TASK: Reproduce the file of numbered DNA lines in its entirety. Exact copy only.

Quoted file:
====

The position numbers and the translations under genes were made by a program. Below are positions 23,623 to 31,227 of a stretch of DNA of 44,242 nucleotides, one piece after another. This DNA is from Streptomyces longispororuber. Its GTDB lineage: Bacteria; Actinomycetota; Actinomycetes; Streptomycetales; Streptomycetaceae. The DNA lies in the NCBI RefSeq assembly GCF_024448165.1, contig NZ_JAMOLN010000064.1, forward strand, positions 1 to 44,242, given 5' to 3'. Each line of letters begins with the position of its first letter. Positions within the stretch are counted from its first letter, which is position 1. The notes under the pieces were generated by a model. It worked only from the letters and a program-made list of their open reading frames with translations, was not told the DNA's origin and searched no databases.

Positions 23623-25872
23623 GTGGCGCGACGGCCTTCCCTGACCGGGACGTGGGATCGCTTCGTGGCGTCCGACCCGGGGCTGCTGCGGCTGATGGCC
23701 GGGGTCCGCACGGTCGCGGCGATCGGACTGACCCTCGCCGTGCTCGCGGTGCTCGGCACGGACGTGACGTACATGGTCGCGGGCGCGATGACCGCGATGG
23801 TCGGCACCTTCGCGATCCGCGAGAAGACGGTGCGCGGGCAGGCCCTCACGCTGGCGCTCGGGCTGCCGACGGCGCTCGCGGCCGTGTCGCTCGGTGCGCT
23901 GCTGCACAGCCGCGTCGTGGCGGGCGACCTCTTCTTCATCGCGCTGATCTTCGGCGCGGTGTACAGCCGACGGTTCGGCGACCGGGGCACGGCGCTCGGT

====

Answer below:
The position numbers and the translations under genes were made by a program. Below are positions 23,623 to 31,227 of a stretch of DNA of 44,242 nucleotides, one piece after another. This DNA is from Streptomyces longispororuber. Its GTDB lineage: Bacteria; Actinomycetota; Actinomycetes; Streptomycetales; Streptomycetaceae. The DNA lies in the NCBI RefSeq assembly GCF_024448165.1, contig NZ_JAMOLN010000064.1, forward strand, positions 1 to 44,242, given 5' to 3'. Each line of letters begins with the position of its first letter. Positions within the stretch are counted from its first letter, which is position 1. The notes under the pieces were generated by a model. It worked only from the letters and a program-made list of their open reading frames with translations, was not told the DNA's origin and searched no databases.

Positions 23623-25872
23623 GTGGCGCGACGGCCTTCCCTGACCGGGACGTGGGATCGCTTCGTGGCGTCCGACCCGGGGCTGCTGCGGCTGATGGCC
23701 GGGGTCCGCACGGTCGCGGCGATCGGACTGACCCTCGCCGTGCTCGCGGTGCTCGGCACGGACGTGACGTACATGGTCGCGGGCGCGATGACCGCGATGG
23801 TCGGCACCTTCGCGATCCGCGAGAAGACGGTGCGCGGGCAGGCCCTCACGCTGGCGCTCGGGCTGCCGACGGCGCTCGCGGCCGTGTCGCTCGGTGCGCT
23901 GCTGCACAGCCGCGTCGTGGCGGGCGACCTCTTCTTCATCGCGCTGATCTTCGGCGCGGTGTACAGCCGACGGTTCGGCGACCGGGGCACGGCGCTCGGT